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Elevated pool water temperature does increase the degradation rate of CYA. I see up to 20% loss in the summer months here in the desert. I test CYA monthly and add as necessary, using either CYA granules or a puck or two.

The test is not effected by the higher water temperature.
 

sean.a.hyde

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Jun 5, 2018
111
Pittsburgh, PA
Elevated pool water temperature does increase the degradation rate of CYA. I see up to 20% loss in the summer months here in the desert. I test CYA monthly and add as necessary, using either CYA granules or a puck or two.

The test is not effected by the higher water temperature.
Of course, now it is cloudy so there goes my repeatability :p
I still got between 50-60. Maybe closer to 60 than before.

"a puck or two"? I think adding a 10 of these little 1" pucks only raises my CYA by a few ppm... but I have a much larger pool I guess.
 

33Mike

Member
May 23, 2019
21
Bloomington, IN
The test is not effected by the higher water temperature.
There seem suggestions to the contrary. This PDF says:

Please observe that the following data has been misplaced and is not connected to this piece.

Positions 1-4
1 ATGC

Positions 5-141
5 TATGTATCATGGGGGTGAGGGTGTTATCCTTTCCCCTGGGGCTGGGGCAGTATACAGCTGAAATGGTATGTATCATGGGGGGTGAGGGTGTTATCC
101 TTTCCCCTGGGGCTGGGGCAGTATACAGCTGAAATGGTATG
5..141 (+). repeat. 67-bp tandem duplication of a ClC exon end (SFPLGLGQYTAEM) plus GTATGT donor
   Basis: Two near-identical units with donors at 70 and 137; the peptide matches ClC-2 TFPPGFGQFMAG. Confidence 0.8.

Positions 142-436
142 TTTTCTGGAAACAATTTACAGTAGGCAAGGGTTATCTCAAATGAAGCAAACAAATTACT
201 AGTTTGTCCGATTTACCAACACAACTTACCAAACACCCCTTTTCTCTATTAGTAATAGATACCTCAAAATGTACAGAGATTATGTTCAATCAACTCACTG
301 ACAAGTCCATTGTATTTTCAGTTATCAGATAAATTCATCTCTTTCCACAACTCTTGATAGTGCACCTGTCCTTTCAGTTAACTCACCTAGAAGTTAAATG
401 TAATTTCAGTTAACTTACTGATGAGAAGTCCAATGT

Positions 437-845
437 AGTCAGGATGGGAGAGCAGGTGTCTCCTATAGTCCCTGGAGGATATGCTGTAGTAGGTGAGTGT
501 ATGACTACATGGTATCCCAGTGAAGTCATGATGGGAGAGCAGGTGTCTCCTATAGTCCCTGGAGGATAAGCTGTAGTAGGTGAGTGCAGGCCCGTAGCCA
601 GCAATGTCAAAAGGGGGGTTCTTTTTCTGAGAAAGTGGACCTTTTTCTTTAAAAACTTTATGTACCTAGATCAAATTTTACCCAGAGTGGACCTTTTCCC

"When testing for cyanuric acid with a melamine-based turbidity test, the most significant interference is water temperature. High temperatures, above 90 °F, can result in readings as much as 15 ppm low. Low temperatures, below 60 °F, can result in readings that are 15 ppm high. The ideal temperature is about 75 °F."

I believe the Taylor test a melamine-based turbidity test? I don't know whether this statement is correct, but it seems pretty easy to perform an experiment given that CYA is probably very stable in a sample pulled from a pool and either refrigerated or warmed in something like water bath.
 

duraleigh

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So, keep it simple. cool or heat your pool water to room temp (as is suggested in the instructions) and you should have a valid test result.